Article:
1993, NR, 98 min. Directed by Tsui Hark. Starring Maggie Cheung, Joey Wang, Zhao Wen Zhou, Wu Kuo Chiu.
REVIEWED By Marc Savlov, Fri., Sept. 9, 1994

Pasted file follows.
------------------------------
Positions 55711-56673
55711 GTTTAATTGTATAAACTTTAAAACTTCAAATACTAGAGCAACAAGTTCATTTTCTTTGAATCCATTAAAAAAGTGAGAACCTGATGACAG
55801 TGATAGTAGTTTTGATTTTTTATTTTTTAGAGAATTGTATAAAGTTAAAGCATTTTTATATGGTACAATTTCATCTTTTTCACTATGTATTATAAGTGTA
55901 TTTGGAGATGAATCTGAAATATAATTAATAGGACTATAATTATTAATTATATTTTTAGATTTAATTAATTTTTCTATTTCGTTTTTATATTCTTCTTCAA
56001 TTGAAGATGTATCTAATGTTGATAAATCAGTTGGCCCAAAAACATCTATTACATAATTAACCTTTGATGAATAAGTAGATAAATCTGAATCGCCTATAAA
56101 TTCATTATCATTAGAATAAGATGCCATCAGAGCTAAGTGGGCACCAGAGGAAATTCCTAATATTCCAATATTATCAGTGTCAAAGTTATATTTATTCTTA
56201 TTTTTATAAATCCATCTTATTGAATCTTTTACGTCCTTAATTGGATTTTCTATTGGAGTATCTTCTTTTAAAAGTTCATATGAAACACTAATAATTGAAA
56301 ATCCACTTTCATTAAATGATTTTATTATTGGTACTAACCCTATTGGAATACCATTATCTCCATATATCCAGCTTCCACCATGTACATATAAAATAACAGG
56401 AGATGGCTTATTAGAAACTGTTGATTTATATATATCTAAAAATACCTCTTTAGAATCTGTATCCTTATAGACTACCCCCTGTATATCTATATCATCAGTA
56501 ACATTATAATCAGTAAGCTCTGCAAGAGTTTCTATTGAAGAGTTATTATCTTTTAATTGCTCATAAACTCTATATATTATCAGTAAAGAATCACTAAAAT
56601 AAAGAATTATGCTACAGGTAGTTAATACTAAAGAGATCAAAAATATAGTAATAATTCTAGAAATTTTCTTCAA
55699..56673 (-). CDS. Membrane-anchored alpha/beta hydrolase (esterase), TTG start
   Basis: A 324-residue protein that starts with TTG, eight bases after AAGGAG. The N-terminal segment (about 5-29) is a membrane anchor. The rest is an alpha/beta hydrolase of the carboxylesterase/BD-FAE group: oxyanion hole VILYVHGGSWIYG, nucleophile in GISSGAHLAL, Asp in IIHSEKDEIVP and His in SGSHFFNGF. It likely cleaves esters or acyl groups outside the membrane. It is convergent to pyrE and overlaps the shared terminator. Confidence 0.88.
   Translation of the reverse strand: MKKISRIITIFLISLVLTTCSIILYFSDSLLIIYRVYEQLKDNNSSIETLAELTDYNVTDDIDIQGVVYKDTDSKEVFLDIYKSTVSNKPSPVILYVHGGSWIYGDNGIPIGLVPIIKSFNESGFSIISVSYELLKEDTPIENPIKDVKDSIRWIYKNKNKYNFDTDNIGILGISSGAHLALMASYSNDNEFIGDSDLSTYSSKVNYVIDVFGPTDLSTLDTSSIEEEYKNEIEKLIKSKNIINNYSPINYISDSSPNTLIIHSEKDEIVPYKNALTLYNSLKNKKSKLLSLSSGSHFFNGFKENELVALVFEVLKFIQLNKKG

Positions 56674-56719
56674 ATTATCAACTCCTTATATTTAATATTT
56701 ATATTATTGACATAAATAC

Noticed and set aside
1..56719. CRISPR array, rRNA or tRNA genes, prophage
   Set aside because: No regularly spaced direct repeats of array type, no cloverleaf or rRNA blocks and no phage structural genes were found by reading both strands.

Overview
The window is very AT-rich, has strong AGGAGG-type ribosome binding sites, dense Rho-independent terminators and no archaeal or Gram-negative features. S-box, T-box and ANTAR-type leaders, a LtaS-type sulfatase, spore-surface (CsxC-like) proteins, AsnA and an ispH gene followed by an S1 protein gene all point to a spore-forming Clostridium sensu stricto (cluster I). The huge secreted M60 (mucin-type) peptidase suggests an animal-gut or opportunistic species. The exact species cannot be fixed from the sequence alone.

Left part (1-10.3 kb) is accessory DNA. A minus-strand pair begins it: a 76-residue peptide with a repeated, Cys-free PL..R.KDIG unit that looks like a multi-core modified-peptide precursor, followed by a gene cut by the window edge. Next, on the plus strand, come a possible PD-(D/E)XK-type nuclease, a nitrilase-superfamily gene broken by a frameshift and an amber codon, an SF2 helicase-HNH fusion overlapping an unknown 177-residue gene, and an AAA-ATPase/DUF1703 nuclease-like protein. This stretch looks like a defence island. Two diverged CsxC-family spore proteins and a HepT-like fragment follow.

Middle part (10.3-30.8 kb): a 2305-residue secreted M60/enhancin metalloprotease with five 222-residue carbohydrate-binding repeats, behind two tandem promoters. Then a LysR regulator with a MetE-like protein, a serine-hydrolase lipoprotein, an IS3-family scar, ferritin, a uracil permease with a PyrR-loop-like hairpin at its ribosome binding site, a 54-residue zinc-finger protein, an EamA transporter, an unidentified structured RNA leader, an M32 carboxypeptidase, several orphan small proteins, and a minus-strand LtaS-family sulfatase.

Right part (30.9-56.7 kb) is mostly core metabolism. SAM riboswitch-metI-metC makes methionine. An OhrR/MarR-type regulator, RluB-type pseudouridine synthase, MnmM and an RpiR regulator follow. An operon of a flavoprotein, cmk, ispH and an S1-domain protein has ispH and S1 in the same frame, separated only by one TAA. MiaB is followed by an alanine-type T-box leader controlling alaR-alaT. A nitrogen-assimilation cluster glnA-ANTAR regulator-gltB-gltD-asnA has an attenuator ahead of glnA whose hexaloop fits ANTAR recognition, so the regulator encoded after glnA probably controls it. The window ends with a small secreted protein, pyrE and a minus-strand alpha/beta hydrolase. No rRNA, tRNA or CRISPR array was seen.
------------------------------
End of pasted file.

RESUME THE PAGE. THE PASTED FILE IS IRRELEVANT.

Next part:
Tsui Hark returns to form with this romantic fantasy set during the Southern Sung Dynasty (amazingly, Wong Fei-Hong is nowhere in sight). Wang and Cheung are a pair of snakes who have achieved human form after thousands of years of diligent study. While hanging out in a bamboo forest one day, they cross paths with a tyrannical monk, Fa-Hai (Zhao), who promptly makes it his mission in life to give them no end of grief. Evading this Falwellian goof proves to be a full-time job for the two snakes (Cheung, the green snake, hasn't even mastered the art of keeping her tail hidden yet), but during their down-time, they manage to attract the attentions of Hsui-Xien, a young scholar who eventually falls in love with Wang's Sou-Ching. Wang, eager to fulfill her human destiny by falling in love herself, reciprocates the affections of this “honest man.” On the verge of attaining a normal human husband and all the matrimonial trappings, Wang (with a sometimes scaly Cheung by her side) must suddenly face off against the powerful and supremely officious monk, who tries his best to send them to “a hell where reincarnation is impossible.” Like most plot synopses of Hark's films, the preceding description may have left you a bit bewildered, but Cheung, Wang (Wang Cheung!?), and company are in top form: Cheung, all impish, innocent glee, and Wang, serious, wise, and reptilian. Hark has put away his chopsocky set pieces in favor of a return to his more fantastic Chinese Ghost Story roots, filling frame after frame with a riot of brilliant colors and witty dialogue (Hark's Film Workshop company apparently has someone new doing the subtitles here -- for once, they make almost perfect sense). More of an epic love story than anything else, Green Snake beats the skin off Hark's half-dozen previous outings with a timeless and visually arresting story of love, loss, and airborne bald guys.